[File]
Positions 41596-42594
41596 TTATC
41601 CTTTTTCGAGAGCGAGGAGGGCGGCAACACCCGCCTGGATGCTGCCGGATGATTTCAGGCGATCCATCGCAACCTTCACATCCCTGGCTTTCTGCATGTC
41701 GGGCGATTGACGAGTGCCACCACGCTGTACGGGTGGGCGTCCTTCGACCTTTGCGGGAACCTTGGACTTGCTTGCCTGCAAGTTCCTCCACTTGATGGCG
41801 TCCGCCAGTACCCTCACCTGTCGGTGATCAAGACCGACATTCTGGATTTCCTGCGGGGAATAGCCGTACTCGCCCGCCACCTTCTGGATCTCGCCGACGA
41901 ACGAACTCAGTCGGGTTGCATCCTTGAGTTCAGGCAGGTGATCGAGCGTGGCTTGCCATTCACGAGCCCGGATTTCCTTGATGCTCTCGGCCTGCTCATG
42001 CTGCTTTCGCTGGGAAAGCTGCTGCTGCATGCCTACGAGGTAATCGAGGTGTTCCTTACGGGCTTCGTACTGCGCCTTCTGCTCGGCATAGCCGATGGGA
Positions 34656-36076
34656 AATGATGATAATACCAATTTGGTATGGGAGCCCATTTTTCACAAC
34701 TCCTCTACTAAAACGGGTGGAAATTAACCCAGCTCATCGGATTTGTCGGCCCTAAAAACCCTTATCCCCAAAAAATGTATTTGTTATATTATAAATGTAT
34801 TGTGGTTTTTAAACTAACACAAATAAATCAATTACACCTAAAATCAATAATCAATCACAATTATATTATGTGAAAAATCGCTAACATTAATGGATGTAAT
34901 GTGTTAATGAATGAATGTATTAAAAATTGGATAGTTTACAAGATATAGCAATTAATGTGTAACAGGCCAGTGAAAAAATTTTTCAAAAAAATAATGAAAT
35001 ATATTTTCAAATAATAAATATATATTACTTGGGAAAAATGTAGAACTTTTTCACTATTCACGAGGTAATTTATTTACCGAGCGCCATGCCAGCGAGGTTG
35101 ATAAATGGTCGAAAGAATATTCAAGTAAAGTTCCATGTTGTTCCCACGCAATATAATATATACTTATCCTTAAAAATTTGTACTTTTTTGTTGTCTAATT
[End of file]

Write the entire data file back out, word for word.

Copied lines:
Positions 41596-42594
41596 TTATC
41601 CTTTTTCGAGAGCGAGGAGGGCGGCAACACCCGCCTGGATGCTGCCGGATGATTTCAGGCGATCCATCGCAACCTTCACATCCCTGGCTTTCTGCATGTC
41701 GGGCGATTGACGAGTGCCACCACGCTGTACGGGTGGGCGTCCTTCGACCTTTGCGGGAACCTTGGACTTGCTTGCCTGCAAGTTCCTCCACTTGATGGCG
41801 TCCGCCAGTACCCTCACCTGTCGGTGATCAAGACCGACATTCTGGATTTCCTGCGGGGAATAGCCGTACTCGCCCGCCACCTTCTGGATCTCGCCGACGA
41901 ACGAACTCAGTCGGGTTGCATCCTTGAGTTCAGGCAGGTGATCGAGCGTGGCTTGCCATTCACGAGCCCGGATTTCCTTGATGCTCTCGGCCTGCTCATG
42001 CTGCTTTCGCTGGGAAAGCTGCTGCTGCATGCCTACGAGGTAATCGAGGTGTTCCTTACGGGCTTCGTACTGCGCCTTCTGCTCGGCATAGCCGATGGGA
Positions 34656-36076
34656 AATGATGATAATACCAATTTGGTATGGGAGCCCATTTTTCACAAC
34701 TCCTCTACTAAAACGGGTGGAAATTAACCCAGCTCATCGGATTTGTCGGCCCTAAAAACCCTTATCCCCAAAAAATGTATTTGTTATATTATAAATGTAT
34801 TGTGGTTTTTAAACTAACACAAATAAATCAATTACACCTAAAATCAATAATCAATCACAATTATATTATGTGAAAAATCGCTAACATTAATGGATGTAAT
34901 GTGTTAATGAATGAATGTATTAAAAATTGGATAGTTTACAAGATATAGCAATTAATGTGTAACAGGCCAGTGAAAAAATTTTTCAAAAAAATAATGAAAT
35001 ATATTTTCAAATAATAAATATATATTACTTGGGAAAAATGTAGAACTTTTTCACTATTCACGAGGTAATTTATTTACCGAGCGCCATGCCAGCGAGGTTG
35101 ATAAATGGTCGAAAGAATATTCAAGTAAAGTTCCATGTTGTTCCCACGCAATATAATATATACTTATCCTTAAAAATTTGTACTTTTTTGTTGTCTAATT